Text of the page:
While following through the Statistical Learning course, I came across this part on doing regression with boosting. Then reading through the material, and going through it makes me wonder, the same method may be adapted to Erik Bernhardsson‘s annoy algorithm.

Then I started to prototype again, but unlike my previous attempts (here and here), I am not interested in finding the nearest neighbours, so I did not reuse the code there. Instead I built a very rough proof-of-concept code with purely numpy code.

from functools import reduce def distance(points, plane_normal, d): return np.divide(np.add(d, np.sum(np.multiply(points, plane_normal), axis=1).reshape(-1,1)), np.sqrt(np.sum(np.power(plane_normal, 2)))) def split_points(x): idx = np.random.randint(x.shape[0], size=2) points = x[idx,] plane_normal = np.subtract(*points) return split_points(x) if np.all(plane_normal == 0) else (points, plane_normal) def tree_build(penalty, x, y): points, plane_normal = split_points(x) plane_point = np.divide(np.add(*points), 2) d = 0 - np.sum(np.multiply(plane_normal, plane_point)) dist = distance(x, plane_normal, d) return {'plane_normal': plane_normal, 'd': d, 'points': (y[dist &amp;gt;= 0].size, y[dist &amp;lt; 0].size), 'mean': (penalty * np.mean(y[dist &amp;gt;= 0]), penalty * np.mean(y[dist &amp;lt; 0]))} def boost_annoy(B, penalty, x, y): return [tree_build(penalty, x, y) for b in range(B)] def boost_annoy_transform(forest, x): result = np.zeros((x.shape[0], 1)) for tree in forest: dist = distance(x, tree['plane_normal'], tree['d']) result = np.add(result, np.where(dist &amp;gt;= 0, tree['mean'][0], tree['mean'][1])) return result

So the tree is built to somehow mirror the behavior of a boosting tree building algorithm, and hence it is somewhat limited by a penalty tuning parameter. Another parameter that affects the prediction is also taken from the boosting model, which is the number of trees, B. Also because this was meant to be a quick prototype, so I only branch out once.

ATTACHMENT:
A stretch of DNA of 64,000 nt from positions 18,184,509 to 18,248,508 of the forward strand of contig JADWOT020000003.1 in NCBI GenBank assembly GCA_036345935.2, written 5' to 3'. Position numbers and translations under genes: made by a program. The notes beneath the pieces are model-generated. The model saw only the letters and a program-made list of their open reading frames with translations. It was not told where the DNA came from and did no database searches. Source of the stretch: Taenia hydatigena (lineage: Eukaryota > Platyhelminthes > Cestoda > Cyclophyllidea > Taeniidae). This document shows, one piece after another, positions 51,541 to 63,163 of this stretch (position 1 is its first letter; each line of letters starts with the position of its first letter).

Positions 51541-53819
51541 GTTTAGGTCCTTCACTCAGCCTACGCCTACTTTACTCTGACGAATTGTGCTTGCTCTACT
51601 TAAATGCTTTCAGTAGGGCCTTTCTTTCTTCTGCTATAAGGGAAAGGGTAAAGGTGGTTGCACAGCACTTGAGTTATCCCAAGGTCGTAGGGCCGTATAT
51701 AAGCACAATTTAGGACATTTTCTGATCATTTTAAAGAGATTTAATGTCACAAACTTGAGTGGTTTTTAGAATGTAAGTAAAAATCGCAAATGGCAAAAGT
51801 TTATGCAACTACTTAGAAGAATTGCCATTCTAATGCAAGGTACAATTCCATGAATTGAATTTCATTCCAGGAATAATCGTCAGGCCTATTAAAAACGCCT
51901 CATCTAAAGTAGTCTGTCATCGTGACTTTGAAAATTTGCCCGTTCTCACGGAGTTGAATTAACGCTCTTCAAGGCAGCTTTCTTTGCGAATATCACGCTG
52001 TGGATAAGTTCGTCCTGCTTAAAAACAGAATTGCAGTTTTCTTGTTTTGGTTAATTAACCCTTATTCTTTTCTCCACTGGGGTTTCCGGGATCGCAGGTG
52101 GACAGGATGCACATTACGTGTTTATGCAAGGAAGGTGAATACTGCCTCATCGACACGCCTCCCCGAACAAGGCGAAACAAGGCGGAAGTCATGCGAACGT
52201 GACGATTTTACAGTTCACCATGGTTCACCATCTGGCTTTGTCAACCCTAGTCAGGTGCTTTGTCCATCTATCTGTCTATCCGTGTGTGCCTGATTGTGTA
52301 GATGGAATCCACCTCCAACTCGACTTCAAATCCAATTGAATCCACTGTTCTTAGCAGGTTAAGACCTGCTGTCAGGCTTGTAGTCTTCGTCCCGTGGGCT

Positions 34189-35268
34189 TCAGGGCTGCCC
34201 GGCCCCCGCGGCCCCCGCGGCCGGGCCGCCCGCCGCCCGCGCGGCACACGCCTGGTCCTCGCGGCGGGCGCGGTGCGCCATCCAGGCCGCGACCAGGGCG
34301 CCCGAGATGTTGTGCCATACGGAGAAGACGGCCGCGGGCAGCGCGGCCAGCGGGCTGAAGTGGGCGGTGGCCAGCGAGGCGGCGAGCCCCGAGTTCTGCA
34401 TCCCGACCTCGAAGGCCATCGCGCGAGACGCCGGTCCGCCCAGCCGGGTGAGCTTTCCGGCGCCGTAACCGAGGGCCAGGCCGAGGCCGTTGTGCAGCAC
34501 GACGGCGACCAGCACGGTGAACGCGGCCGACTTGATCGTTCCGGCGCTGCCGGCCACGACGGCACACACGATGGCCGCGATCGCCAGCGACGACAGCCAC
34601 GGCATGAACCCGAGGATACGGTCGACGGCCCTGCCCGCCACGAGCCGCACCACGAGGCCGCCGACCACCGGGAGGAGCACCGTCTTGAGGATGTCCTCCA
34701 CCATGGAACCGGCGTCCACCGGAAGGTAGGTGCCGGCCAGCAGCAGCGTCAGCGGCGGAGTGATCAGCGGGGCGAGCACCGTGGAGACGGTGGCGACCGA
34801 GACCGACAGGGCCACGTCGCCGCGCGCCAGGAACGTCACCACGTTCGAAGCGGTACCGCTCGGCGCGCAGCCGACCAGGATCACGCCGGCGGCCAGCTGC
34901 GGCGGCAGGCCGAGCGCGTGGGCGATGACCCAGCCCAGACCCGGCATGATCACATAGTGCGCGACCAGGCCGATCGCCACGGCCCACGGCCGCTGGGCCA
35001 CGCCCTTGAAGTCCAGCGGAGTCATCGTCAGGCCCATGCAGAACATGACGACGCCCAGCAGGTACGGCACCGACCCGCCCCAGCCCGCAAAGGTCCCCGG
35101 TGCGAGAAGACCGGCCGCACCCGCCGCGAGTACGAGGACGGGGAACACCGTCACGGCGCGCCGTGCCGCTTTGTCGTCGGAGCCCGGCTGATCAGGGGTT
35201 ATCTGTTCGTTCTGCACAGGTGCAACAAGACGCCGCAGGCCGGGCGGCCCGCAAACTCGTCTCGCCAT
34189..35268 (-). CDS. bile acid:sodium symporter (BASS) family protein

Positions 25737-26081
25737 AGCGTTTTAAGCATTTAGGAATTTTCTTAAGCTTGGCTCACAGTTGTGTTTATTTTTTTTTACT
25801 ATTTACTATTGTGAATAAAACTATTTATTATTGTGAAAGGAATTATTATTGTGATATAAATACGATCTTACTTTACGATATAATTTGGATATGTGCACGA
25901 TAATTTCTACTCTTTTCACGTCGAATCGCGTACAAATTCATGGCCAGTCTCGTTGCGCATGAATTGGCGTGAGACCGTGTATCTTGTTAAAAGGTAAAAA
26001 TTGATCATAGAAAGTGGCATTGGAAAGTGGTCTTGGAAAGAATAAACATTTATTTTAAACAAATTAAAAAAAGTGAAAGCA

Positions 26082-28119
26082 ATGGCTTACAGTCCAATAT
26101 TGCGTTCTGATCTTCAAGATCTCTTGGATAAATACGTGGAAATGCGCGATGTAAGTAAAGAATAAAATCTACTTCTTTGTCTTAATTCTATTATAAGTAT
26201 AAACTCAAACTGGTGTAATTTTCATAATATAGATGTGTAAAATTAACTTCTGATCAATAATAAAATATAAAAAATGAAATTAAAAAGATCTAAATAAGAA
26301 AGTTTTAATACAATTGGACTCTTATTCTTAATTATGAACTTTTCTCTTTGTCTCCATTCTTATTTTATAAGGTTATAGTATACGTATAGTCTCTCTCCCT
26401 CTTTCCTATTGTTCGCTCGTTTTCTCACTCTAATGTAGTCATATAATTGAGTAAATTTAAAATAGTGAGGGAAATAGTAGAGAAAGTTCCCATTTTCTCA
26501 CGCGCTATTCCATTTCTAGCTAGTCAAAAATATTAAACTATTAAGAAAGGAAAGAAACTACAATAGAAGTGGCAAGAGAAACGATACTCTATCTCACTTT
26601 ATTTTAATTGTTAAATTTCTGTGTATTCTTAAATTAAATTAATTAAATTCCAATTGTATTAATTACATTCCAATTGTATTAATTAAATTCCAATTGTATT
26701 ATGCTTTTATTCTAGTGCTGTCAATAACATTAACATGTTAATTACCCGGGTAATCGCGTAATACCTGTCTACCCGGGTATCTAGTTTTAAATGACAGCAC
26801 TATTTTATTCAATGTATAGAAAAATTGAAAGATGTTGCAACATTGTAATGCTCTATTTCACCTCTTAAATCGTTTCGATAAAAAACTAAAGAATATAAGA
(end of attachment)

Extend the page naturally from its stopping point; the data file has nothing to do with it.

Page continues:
Supplying these values to the model for training is shown as follows

x = np.random.normal(size=(1000, 10)) y = np.random.normal(size=(1000, 1)) forest = boost_annoy(B, 0.0001, x, y) y_hat = boost_annoy_transform(forest, x)

While I don’t have real world data to test, I tested by generating a bunch of random observations and responses, then use scikit-learn’s KFold utility function to run through a bunch of test with different values of B for observations in 10-dimensional space.

And the testing notebook is here.

As seen in the graph, while the training error of the algorithm does not go down as significantly as boosting’s training error, the test error on the other hand is generally lower than boosting’s test error. This is a rather interesting result for the first proof-of-concept type of prototype.

Of course there are a couple of things I need to fix, for instance proper branching (i.e. more than 1 level), some performance issues etc. However I am quite happy with the current result, hopefully I get to put in more time in making this into something proper.